Monday, April 1, 2013
Better than: Watching Phoenix play on a giant LCD screen from a mile away.
Later this month, Phoenix will headline the second night of Coachella, playing for about 80,000 people. A few months after that, the band will get virtually top billing in Chicago for Lollapalooza. But last night, the French electro-rockers took over the 500-capacity Independent in San Francisco, giving the tightly crammed audience a taste of their new album at a thrillingly close range.
There won't be many stops on Phoenix's U.S. tour where singer Thomas Mars can hop offstage, wade through the throngs of fans to the far corner of the room, bask in applause, then crowd-surf his way back to the stage. But he did last night, amid a barrage of phone-camera flashes and cheers, riding over fans with mic in hand to bring Phoenix's 90-minute set to one final, elated climax.
The show's focus was largely on upcoming album Bankrupt!, which sees release April 23. We heard eight of the album's 10 songs, from skyrocketing first single "Entertainment" to the slow and heavy, head-nodding "Drakkar Noir." That and "Chloroform" -- which sews glassy verses between a fierce, driving chorus -- made for a couple of the high points of the night. Other new tunes, like "S.O.S. in Bel Air" and "Oblique City," sounded at least as buoyant and a little prettier than the deeper cuts on Phoenix's last album, 2009's Wolfgang Amadeus Phoenix. So it seems likely that the band's membership in that rarefied club of major festival headliners will continue beyond this summer. (Matching the U.S. radio success of singles "1901" and "Lisztomania," however, may be a different story -- although the band members are claiming they don't care about that.)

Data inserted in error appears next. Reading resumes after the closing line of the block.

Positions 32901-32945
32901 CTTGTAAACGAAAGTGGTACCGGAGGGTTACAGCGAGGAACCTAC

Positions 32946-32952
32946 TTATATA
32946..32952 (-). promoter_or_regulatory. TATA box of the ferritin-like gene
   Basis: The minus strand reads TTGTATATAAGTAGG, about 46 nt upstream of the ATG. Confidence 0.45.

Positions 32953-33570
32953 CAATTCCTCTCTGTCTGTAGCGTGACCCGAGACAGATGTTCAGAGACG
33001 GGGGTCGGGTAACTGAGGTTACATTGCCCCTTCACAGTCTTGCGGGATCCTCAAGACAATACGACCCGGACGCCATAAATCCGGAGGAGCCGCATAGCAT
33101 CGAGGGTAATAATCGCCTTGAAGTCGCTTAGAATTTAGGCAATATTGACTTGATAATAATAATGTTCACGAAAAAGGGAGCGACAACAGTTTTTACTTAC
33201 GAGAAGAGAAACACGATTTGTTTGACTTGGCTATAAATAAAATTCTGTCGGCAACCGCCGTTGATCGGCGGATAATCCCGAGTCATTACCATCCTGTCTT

Last night's relatively pared-down set -- six musicians and plenty of strobe lights, but no major setpieces -- revealed some of the more subtle strengths of the group. These guys are consummate professionals, engaging in precious few indulgences onstage. Even then, they're entertaining: During the brooding, instrumental "The Real Thing," Mars laid down onstage for the entirety of the song, remaining invisible to most of the audience. For the encore, he and guitarist Christian Mazzalai performed the heartfelt "Rome" alone, with Mars' seated, feet dangling off into the crowd, fans singing along inches from his face.
Phoenix's music wastes almost no time, either -- it rarely lingers or navel-gazes, even when it leans (you will probably read this word a lot in regard to Bankrupt!) "psychedelic." Every bit of a Phoenix song is deeply textured and gorgeously rendered. The band members seem to leap into fist-pumping, anthemic choruses almost reflexively. With those loud-quiet dynamics, the glassy-then-fuzzy guitars, and muscular synthesizers, it's no wonder Phoenix is experiencing blockbuster success right now. Its sound and presence are about the closest modern rock gets to the electronic dance music experience. There is endless energy, reliable climaxes and breakdowns, and a live show that puts entertainment before anything else. The rhythm is the boss, too: Onstage last night, the hardest working member seemed to be touring drummer Thomas Hedlund. Other musicians got closer to the crowd, but his ferocious thumping -- Hedlund hit the toms so hard he yanked his butt off the drum throne -- felt like the leash to which everything else in the music conformed.